Journey along with our resident humorist Nancy as she embarks on unusual adventures from A to Z. With the alphabet as her guide to new experiences, Nancy rates her excursions as a “Fourn-Yay” or “Fourn-Nay.”
LETTER “E”: Explorations of an Extra. That’s a wrap! (No studio secrets are revealed in this column)
One fine day, my friend, Mana, and I were plotting our future goals and we decided we wanted to find a way to earn some extra money. But, we had parameters. Any job we took had to be flexible and, most of all, FUN!
We batted around some ideas and I mentioned I had a few friends who were working as extras (“background actors” is the official name) in movies and television shows. Mana’s interest was piqued, so I put out some queries.
A former co-worker, John, said he was having the time of his life and loved being on set, meeting new people, and seeing how productions are made.
My friend, Kathy, offered the warning that it’s long hours and minimum wage at the start, but she works as often as she wants and was moving up the ladder and getting better assignments.
Mana and I were IN!
The first step was to sign up with Central Casting. Now, I always thought Central Casting was a euphemism, like “that crazy neighbor is straight outta central casting.” But no, it’s a real company with offices in Los Angeles, New York, Atlanta, and New Orleans.
To get cast, you need to make sure you have the proper paperwork and then sign up online for an appointment. But they only release a few appointments at a time and you have to log in at a prescribed hour to try to snag one of them (hint: use Google Chrome as it pre-fills the boxes and you can click faster). I thought this was the craziest system, and then I tried (unsuccessfully) to get Taylor Swift tickets from Ticketmaster!
After we secured our appointments, we visited the office in Burbank, Calif., filled out loads of paperwork, uploaded photos and waited…but not for long. The next day, I got my first request for work!
All of the requests in these Covid times (winter 2023) require a two-day commitment. On the first day, you go to a designated site to take a Covid test, then, once cleared, you can work one or two days later. Since all the testing sites are about an hour from me, I can’t always snap up the work as often as I’d like.
But soon, I was selected to work on a show. Unfortunately, due to confidentiality clauses, I can’t tell you which show, where it was filmed, or which actors I saw. But I can tell you, I had a great time!
Full disclosure, this wasn’t my first time on a television set. When I was young, the neighborhood kids and I used to ride our bikes a short distance to the set of “Little House on the Prairie” where we watched Ma, Pa, Laura and the rest of the cast on hot summer days. To cool down, we caught polliwogs in a nearby creek with some of the young cast members.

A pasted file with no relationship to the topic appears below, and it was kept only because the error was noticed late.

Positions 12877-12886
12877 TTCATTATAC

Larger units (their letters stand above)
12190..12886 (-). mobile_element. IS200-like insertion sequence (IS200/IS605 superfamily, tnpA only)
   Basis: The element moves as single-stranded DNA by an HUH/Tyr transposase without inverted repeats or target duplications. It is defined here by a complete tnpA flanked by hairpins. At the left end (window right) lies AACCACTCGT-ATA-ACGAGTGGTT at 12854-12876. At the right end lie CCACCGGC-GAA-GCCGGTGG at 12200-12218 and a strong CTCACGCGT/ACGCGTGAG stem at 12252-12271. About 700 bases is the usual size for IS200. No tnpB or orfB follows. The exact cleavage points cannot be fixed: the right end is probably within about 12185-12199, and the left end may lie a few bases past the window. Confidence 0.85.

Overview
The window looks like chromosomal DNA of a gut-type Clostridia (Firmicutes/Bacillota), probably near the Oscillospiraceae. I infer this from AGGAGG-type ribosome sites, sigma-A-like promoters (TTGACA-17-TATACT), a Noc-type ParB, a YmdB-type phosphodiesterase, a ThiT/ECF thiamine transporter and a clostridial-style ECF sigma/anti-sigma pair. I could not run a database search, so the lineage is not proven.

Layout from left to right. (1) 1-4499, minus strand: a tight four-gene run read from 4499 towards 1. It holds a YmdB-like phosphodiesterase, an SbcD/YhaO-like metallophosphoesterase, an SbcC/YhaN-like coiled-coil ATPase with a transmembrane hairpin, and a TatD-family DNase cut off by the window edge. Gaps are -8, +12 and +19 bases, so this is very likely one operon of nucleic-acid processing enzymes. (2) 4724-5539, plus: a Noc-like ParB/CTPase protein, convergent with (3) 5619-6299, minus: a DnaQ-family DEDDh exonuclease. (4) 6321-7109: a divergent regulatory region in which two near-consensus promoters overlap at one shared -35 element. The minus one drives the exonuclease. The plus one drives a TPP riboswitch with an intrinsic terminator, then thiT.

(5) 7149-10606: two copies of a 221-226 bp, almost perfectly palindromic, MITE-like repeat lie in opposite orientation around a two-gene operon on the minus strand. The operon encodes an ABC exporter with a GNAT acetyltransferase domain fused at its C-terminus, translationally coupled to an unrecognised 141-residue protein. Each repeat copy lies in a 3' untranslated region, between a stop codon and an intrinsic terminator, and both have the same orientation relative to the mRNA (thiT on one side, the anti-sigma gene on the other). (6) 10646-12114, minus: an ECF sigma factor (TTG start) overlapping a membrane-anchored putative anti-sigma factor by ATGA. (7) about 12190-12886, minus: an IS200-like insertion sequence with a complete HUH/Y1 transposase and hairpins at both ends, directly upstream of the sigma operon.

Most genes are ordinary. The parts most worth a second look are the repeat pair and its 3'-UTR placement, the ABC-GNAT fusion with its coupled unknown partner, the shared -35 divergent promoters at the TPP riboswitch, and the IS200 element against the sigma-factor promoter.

On one occasion, Kim Richards (then of “Nanny and the Professor” and “Escape to Witch Mountain” fame) was guest starring. She was captivated by the polliwogs and asked us to send some to her house. Imagine that future Real Housewife opening her Beverly Hills mailbox to find those critters (or what was left of them!)
The set for my first paying gig was much more civilized. Because the show hasn’t aired yet (and I want to be hired again), I can only share that I saw these stars: Redacted at the very cool location of Redacted and my role was Redacted…
Okay, so that’s not too juicy. But what I CAN tell you is how nice everyone was and what a terrific experience I had. Let’s face it…on a Hollywood movie set scale of importance from 1-10, BGs (background actors) are about a 2. But from the moment I stepped onto Base Camp (the holding area for BGs), everyone made me feel appreciated. The basic steps are:
Check in and fill out any necessary forms (then take a seat and wait).
Mana and I may have had some adventures on our first days on set. One of us may have knocked over a prop glass, shattering it and futilely tried to sop up fake champagne while our fellow background actors gasped in horror (fortunately, it wasn’t during actual filming). The assistant props manager came to the rescue and said, “Thanks for giving me something to do! I was getting bored” and then handed over the equivalent of an adult sippy cup filled with water for all future scenes.
The other one of us may have had a pancreatitis attack, causing her to throw up repeatedly in the bathroom. The production company responded quickly, asking “what did you eat???”, calling in the paramedics, making a trip to the local hospital, and then going out of their way to shuttle her car from the parking lot to her home.
Like I said, as background actors, we are far down on the totem pole, but we’re treated extremely well at every turn.
Overall, the days/nights can get long, and being on your feet for several hours can get tiring. But on set, in between the “Shhhhhhhsssss” of the production crew, it’s fun to chat with other BGs and trade stories of what shows they’ve been on. Not surprisingly, many of them have dreams of stardom. More power to you! Not me! Just look for me in the background, with a smile on my face 🙂
Fourn-yay: Being an Extra/Background actor is a fun, mostly easy, way to earn some extra bucks.
Fourn-nay: As a newbie in the biz, the pay isn’t much and you have to travel all over town. Add in the long hours, and it’s not an ideal pursuit for everyone.
Being an Extra not your thing? Here are some other adventures that start with the letter E: e-biking, escape rooms, experiential exercising.
Got something fun on your bucket list I should try? We’d love to hear your suggestions at firstname.lastname@example.org